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Life Insurance - pounds off for pounds lost.

By: Michael Challiner

It is too easy to view the Americans as a nation of the overweight, but ignore the fact that the citizens of the UK are heading in the same direction. We don’t seem to do too well in sport these days, but look set to be world beaters for weight gain from generation to generation. Statistics issued by a government department always give cause for doubt, but when you take a stroll down your local High Street just look around. It is possible to see indications of the justification for claims that in 18 years time obesity will be a very major problem.

This spells future problems for the health service, as obesity is regarded as excess weight reaching the point where health problems can be the expected outcome. Even today the cost of lost working hours, disability pay and other problems associated with illness due to excess weight is said to be in excess of £20 billion. Take that 18 year leap coupled with the projected statistic that by then 1/3rd of girls and 1/4 of boys will be clinically obese, and you get a picture of a grossly unfit nation which will struggle to meet the health demands of its inhabitants.

It is generally accepted that the ‘chubbier’ members of society have to visit their medical practitioner more often than do those with a lower body mass index (BMI), and that there are costs associated with these visits. The NHS claims that obesity problems use around £15 billion of their annual budget - a figure which can be expected to rise steadily for the foreseeable future.

You can be absolutely sure that the providers of life insurance are only too well aware of these facts, impinging as they do on the entire purpose of the services which they provide. In fact this increased awareness is becoming manifest in their approach to overweight clients. They may not even take your word for it that although you struggled to get through their office doorway, you really do only weigh 12 1/2 stone. Any sign of a higher BMI is likely to cause a demand for a medical check-up before insurance can be arranged; the results of this check may lead to refusal of cover or a seriously raised increase in premiums.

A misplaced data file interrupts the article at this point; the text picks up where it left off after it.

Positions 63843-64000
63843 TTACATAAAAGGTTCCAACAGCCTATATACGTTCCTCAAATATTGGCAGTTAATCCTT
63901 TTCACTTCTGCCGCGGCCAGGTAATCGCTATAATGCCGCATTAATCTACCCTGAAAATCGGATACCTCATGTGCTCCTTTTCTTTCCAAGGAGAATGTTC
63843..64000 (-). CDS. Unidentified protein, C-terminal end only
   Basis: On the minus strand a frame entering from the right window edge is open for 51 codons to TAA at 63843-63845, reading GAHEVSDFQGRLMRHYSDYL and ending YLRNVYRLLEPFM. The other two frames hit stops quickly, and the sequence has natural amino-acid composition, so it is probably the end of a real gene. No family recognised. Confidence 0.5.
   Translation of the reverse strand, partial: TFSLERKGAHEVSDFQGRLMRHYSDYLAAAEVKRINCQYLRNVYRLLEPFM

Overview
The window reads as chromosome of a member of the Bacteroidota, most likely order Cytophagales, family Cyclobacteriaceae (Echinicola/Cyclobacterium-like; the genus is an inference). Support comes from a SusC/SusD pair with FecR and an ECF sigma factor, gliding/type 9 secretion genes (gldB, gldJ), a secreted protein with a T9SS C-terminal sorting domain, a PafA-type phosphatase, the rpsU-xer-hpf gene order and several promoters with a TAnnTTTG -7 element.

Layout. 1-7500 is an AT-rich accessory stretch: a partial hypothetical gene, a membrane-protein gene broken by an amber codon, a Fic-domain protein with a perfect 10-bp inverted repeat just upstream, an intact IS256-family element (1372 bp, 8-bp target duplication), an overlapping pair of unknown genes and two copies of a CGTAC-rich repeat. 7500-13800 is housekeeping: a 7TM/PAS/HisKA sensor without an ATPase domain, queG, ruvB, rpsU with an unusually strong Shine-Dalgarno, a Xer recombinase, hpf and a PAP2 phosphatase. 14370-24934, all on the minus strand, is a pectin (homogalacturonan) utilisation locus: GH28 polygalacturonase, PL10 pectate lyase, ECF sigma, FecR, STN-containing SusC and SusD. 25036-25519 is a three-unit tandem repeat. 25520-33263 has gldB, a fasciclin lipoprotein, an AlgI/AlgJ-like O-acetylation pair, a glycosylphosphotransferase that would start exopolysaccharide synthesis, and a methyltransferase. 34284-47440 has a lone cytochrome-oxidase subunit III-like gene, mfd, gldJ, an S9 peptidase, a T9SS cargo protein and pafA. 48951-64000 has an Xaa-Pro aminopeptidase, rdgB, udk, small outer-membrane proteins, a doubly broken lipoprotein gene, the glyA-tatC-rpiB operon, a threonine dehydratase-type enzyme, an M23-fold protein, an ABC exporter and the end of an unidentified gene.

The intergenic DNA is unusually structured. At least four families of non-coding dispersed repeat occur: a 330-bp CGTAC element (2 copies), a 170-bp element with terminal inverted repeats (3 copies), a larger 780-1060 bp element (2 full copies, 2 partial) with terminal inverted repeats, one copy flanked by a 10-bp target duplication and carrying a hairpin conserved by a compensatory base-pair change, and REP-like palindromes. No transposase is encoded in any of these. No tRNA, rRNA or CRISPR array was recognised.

You should not be too surprised if a set of scales is in evidence in the insurer’s offices. They do not stay in business by taking unnecessary risks, and an immediate weight check defines your excess weight risk factor beyond dispute. They also have to guard against the well known effects of weight loss on memory; typically this is often very evident in the ‘forgotten’ 2 week binge cruise taken since the last weight check which you are now submitting as accurate!

So you need to remember that the more the lb’s weight, the more the £’s on your insurance premium. Critical illness cover may become too expensive to contemplate, or you may well avoid the contemplation by being refused insurance outright. The trouble is that if you are overweight you are more likely to face medical problems and more likely to need insurance, but more likely to be refused,

There is even a mindset now spreading in the NHS which scandalously suggests that obese patients should not receive the same treatment as anyone else i.e. replacement hip or similar surgery should be refused, despite the fact that there can be no ethical basis for denying them this treatment. Strange indeed that some overweight patients, for whom slimming does not work, find that their GPs will provide little in the way of treatment and seem to align themselves with the approach of 50% of hospital doctors. What is it about weight which induces this negative thinking - very often it is not the fault of the patient and is outside their control?

What about the cause? If it is simply eating too much or the wrong type of food (or worse still - both combined) the solution is in your own hands. You should join a slimming club to educate you (and your stomach) in the correct foods and the most suitable quantities of same. You will meet like minded folk who face the same problem and will be able to provide support for each other. The gentle exercise which is often provided will help with fitness as well as weight loss.

If you have tried this route with no success go back and talk to your GP - tell him what you have tried and how it went. Talk about possible surgical solutions to your problem if you are prepared to contemplate this extreme route - many failed slimmers have found it to be a remarkably successful alternative.

Win or lose, you should start looking for a good insurance broker - online is the easy way, although it does rather lack any beneficial exercise - and get your life insurance arranged. Ensure that your policy allows for reductions in premium for reductions in weight, and then imagine your pleasure when you can revisit your broker to request just such a cost reduction!

Good luck with losing those pounds and saving those £’s!

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